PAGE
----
NAPLAN – Reading Your Child’s Report

If you have a child in Years 3, 5, 7 and 9 (or the equivalent) you will by now have received the report on their performance on the National Assessment Program –Literacy and Numeracy (NAPLAN) test that they sat earlier in the year. The report contains some valuable details about your child’s abilities in certain aspects of literacy and numeracy. In order to benefit from this information, it is important to know how to interpret the report.

NAPLAN performance is reported in ‘bands’:

Year 3 – bands 1 to 6
Year 5 – bands 3 to 8
Year 7 – bands 4 to 9
Year 9 – bands 5 to 10

These bands are on a continuum from Year 3 to Year 9 called the ‘national assessment scale’. This means that scores remain consistent, for example, a score of 500 in 2009 will have the same value as a score of 500 in 2015. Because children sit the tests every two years, their progress in literacy and numeracy can be tracked.

If your child did not sit for all the NAPLAN tests for any reason, (family circumstances, illness etc.) you will still receive a report on the tests that were completed.

 Reading the report

The first information that you will be interested in is how well your child did on the tests. Look for the black dot on the vertical scale in each area. This indicates your child’s result. It will show you what band your child achieved. The higher the dot is up the scale the greater the level of achievement. Some children may have a dot that is above the top band level. That means they are exceeding what would be expected for their year level.

The next symbol to look for is the open triangle. This is the average for all children in your child’s year at their school. So if the black dot is above the open triangle, then your child is achieving above the average of the other students in his or her year at school. Be aware though, that if it is not a large school then this is not significant data and for small schools this information is not included. This does not indicate a place in a class, but does give you an idea of where your child is in comparison to their peers.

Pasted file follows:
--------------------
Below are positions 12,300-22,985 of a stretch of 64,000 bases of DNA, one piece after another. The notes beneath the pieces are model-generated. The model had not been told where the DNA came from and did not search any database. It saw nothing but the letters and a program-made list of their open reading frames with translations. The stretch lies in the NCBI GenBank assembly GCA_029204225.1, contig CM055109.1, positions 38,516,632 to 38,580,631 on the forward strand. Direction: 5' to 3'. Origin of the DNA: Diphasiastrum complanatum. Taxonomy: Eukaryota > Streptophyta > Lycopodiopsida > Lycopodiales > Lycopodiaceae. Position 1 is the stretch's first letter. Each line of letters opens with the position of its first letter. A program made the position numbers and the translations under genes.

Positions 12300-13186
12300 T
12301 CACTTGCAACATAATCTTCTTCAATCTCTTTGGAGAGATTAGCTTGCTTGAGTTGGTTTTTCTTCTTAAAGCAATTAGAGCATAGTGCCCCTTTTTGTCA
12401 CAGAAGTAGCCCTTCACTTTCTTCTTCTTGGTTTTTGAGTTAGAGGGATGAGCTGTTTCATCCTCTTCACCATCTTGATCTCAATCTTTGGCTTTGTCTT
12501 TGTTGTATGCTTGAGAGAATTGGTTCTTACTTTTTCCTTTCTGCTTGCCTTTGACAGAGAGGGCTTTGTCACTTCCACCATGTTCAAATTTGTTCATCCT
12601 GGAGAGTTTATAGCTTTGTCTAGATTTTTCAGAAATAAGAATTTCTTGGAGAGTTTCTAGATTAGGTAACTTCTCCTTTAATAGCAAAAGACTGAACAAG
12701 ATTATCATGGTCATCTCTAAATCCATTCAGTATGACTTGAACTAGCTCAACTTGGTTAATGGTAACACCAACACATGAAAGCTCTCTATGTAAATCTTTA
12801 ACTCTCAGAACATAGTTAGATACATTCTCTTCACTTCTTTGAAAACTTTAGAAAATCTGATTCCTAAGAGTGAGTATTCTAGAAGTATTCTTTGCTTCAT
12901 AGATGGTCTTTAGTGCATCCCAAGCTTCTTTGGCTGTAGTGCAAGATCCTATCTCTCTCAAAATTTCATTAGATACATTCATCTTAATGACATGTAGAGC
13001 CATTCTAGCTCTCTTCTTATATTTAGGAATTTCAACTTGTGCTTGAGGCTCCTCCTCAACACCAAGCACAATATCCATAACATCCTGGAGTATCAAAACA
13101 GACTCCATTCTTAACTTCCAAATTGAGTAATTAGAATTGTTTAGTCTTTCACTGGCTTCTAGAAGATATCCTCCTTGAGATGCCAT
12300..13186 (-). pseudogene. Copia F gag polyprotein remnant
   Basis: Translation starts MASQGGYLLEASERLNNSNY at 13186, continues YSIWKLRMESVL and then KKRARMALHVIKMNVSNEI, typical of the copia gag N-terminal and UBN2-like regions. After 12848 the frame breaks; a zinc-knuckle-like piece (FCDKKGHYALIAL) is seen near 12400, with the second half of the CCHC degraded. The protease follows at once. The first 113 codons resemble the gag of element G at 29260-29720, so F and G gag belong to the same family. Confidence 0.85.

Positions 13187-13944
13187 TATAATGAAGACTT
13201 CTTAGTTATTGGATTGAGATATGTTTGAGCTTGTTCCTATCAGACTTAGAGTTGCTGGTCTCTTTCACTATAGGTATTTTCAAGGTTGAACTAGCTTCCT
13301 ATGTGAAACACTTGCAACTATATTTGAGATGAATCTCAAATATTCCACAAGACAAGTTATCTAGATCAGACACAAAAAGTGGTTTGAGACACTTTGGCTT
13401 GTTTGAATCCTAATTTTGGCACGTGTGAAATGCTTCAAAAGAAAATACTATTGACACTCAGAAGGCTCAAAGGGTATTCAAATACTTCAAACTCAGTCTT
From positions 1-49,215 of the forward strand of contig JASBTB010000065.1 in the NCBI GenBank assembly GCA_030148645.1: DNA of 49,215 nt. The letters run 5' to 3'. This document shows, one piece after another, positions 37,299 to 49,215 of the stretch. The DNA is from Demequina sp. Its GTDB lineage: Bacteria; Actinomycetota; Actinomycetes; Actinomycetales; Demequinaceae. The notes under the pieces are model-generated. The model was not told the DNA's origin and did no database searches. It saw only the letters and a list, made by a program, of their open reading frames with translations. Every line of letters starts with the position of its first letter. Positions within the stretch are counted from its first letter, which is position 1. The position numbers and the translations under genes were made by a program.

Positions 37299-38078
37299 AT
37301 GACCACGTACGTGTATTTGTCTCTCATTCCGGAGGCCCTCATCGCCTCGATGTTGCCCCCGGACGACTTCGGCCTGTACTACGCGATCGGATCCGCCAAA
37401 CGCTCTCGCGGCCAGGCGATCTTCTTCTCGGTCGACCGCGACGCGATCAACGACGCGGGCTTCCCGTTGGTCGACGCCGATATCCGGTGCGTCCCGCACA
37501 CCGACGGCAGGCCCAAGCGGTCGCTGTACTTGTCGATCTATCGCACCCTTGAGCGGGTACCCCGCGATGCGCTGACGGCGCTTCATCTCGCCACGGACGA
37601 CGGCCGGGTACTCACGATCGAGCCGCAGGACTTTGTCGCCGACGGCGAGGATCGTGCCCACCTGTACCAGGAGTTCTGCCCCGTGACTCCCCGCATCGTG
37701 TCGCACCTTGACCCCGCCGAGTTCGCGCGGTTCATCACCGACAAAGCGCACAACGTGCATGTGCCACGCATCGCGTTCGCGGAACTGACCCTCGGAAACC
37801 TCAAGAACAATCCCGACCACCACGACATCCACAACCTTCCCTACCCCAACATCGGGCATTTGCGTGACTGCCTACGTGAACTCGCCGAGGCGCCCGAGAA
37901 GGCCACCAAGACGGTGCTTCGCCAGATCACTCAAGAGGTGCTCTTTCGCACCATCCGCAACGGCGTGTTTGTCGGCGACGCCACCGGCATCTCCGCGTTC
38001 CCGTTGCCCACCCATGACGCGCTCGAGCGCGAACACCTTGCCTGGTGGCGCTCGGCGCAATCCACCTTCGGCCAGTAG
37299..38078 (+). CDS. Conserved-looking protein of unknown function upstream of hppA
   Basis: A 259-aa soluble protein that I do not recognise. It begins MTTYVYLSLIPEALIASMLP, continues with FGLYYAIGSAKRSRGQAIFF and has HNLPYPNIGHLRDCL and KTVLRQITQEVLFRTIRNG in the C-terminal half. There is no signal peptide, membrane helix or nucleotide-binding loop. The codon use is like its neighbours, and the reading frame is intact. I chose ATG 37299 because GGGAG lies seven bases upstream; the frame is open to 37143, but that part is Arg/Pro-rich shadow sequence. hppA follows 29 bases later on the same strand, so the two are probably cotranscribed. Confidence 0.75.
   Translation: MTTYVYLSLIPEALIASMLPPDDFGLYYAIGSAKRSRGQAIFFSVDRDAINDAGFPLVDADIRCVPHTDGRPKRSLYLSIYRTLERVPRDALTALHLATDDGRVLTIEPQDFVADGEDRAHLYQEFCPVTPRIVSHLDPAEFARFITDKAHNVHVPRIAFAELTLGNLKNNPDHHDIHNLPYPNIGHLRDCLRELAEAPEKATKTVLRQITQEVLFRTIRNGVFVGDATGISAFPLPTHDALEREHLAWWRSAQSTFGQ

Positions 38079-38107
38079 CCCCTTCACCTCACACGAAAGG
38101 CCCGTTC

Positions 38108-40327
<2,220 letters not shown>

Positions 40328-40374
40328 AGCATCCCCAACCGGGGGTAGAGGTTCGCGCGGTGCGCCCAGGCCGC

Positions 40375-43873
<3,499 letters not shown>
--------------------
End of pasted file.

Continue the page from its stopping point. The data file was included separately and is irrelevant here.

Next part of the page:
You can also see how well your child is doing in literacy and numeracy by looking for the position of the solid black triangle on the vertical scale. This shows the national average for all students in your child’s year. If the black dot is above the black triangle then your child is performing above the national average for their age.

Many parents are interested to see how well their child’s school is performing in relation to the national average. Compare the position of the open and solid triangles. If they are near each other the students in the school are performing at about the national average. In some circumstances, there may be a difference in the performance of the school compared to the national average. By asking questions of the school administration, you can clarify the reason for these discrepancies.

There are also minimum national standards. Students in the bottom band are performing below the national minimum standard. These students would usually be receiving additional assistance and learning support, and parents would not be surprised by this result. However, if your child is not receiving remedial help and is in the lowest band it would be wise to make an appointment with their teacher to discuss the results as soon as possible.

As well as this raw data, the report also contains valuable information about the skills, knowledge and understanding that students in your child’s year should have achieved. The literacy and numeracy skills that were assessed in the year’s test are listed under the vertical scale. The type of learning tested varies each year and is related to the national standards in literacy and numeracy..

There will also be a summary of skills that have been assessed. So, for instance, if your child is operating at band 3 in reading,  you can look at the skills they have acquired, and then consider the skills that would lead to an improvement in their reading. The information contained in the skills summary is very valuable and probably more significant than the data about your child’s level, as it provides a pointer for further learning and development. Most teachers have access to more detailed information about the performance of students in their class and can use this in their programming.


It is important to remember that the NAPLAN test gives the results of your child’s performance on one given day and may not be the most accurate indicator of overall skills and knowledge. Some children do not react well to the testing situation, or there may be personal illness or family circumstances that can account for variations in results. It is probable that your child has made progress in the time since they sat the test and some of the information may no longer be relevant. The report you receive twice a year from the school will provide additional valuable information about your child’s achievement.

The NAPLAN report is not meant to be used to compare your child with classmates or others in your circle of family and friends. What the report does provide is a framework for discussion with your child’s teacher, or the school executive, about your child’s learning needs.


Why is NAPLAN important?

Additional information about the NAPLAN tests and parent reports is available through the website

Written by Ann-Maree Kelly, principal with the NSW Department of Education and Training for the past 11 years in special education and mainstream settings. She currently provides training in social emotional learning for You Can Do It! Education ( and works as an educational consultant and advisor.